One of the art projects that I love to work on with my students each year is this penguin sponge art project. Each year they turn out just a little different from the year before. This year I gave my students square sponges and black and white paint. I showed them how to press down and lift to make squares. Some students did that and others used other techniques.
We had already studied a bit about penguins before starting this project and I gave my students a pile of penguin photos to look through before starting. You can find a printable set here of the different types of penguins. We did just the sponge painting part of the project on the first day and then added feet, eyes, and beaks the next class. I was especially impressed with the penguin family one student chose to create since he remembered he had created a family when it came time to choose how many eyes, beaks, and feet he needed to make even though we had some time off in between due to weather.
This year I gave students the choice of black or orange feet and beaks. Some went with what matched the penguin photo and some probably chose what the person next to them chose. To check out past penguin projects, see this post and this one.
You can also spy one of our polar bear crafts. This was made by painting with marshmallows in white paint. Some of them look quite a bit more like dogs than polar bears, so kids were quick to correct moms who admired their “dog.” This craft came from Mrs. Wills Kindergarten.
I used inexpensive sponges from the dollar store for the penguins, but the ones in the Amazon referral link above look like they might be fun to use since they seem to have a great texture to them. It could also just be because they are so bright and colorful that I am drawn to them.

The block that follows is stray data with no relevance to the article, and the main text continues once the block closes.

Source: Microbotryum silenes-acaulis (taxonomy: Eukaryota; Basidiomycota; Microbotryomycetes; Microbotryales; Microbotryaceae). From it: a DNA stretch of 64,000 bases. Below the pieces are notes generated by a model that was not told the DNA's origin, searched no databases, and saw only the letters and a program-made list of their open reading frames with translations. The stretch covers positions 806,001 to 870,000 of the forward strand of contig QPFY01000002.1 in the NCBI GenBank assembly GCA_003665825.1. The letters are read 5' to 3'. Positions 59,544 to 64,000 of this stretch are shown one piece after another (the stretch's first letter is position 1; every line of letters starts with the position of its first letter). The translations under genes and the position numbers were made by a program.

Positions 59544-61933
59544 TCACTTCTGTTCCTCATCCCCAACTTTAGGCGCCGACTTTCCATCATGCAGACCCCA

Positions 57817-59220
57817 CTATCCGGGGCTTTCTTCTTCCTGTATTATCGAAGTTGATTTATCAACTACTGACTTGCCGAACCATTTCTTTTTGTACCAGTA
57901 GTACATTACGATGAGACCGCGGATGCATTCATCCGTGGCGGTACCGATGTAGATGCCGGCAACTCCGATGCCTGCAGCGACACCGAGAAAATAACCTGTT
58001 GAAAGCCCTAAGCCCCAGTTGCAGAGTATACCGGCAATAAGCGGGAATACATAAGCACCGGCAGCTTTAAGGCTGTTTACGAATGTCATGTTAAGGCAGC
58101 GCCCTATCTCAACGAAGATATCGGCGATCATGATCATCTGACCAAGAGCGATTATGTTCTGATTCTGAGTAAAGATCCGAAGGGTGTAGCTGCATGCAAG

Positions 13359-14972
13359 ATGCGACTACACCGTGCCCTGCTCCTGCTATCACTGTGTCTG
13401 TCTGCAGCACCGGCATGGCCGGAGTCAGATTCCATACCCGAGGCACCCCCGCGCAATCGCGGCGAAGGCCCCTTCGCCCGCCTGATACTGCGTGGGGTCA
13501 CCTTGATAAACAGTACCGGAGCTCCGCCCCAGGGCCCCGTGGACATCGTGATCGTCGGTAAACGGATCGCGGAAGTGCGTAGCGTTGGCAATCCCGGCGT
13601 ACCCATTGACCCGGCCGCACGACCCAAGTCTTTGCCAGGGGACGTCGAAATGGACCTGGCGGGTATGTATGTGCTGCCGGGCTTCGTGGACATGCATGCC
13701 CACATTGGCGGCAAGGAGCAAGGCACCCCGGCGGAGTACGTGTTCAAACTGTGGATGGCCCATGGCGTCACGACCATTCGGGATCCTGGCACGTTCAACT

Now that I have recovered from the flu, I have a chance to share the last few themes we have been working on in my preschool classroom. This year we focused on Polar Animals instead of just penguins, so I was able to pull out some of my favorite Arctic Animal activities as well as penguin activities.
For dramatic play we started with a Polar Expedition with a tent and ice fishing. The fishing poles (referral link) above are what I used. I laminated fish that I cut using my Cricut and then put a staple or two in each so that they could be caught with the magnetic poles. Photos of polar animals were placed around the area with a laminated checklist on clipboards. I found several of the printables for this dramatic play at Sparklebox. Students used binoculars (referral link) to find the animals. Our binoculars are fairly similar to the ones at the Amazon link. We also had dollar store gloves to wear while doing everything.
The more labels for where everything goes, the better. I usually try to have the word and the photo or matching clip art. If there are not labels things soon get very messy and clean up takes forever.
My dramatic play area has a small bulletin board that I change out to match the area. I managed to find a cute border for it at Dollar Tree that had polar animals on it. The foam snowflakes also came from Dollar Tree. During the next week we switched out what we were searching for and added some more photos to the board.
I was happy to get to pull out my Arctic Measurement Center this year. My students love the snap cubes and will build a tower as long or tall as the arctic animal and then count them for me. I laminated the pages back to back to save on laminating sheets. I have discovered that the linking cubes are just as wide but make slightly shorter towers because of the way they link together. I still sometimes use them for variety but keep that in mind if I want to have my students fill out the counting sheet.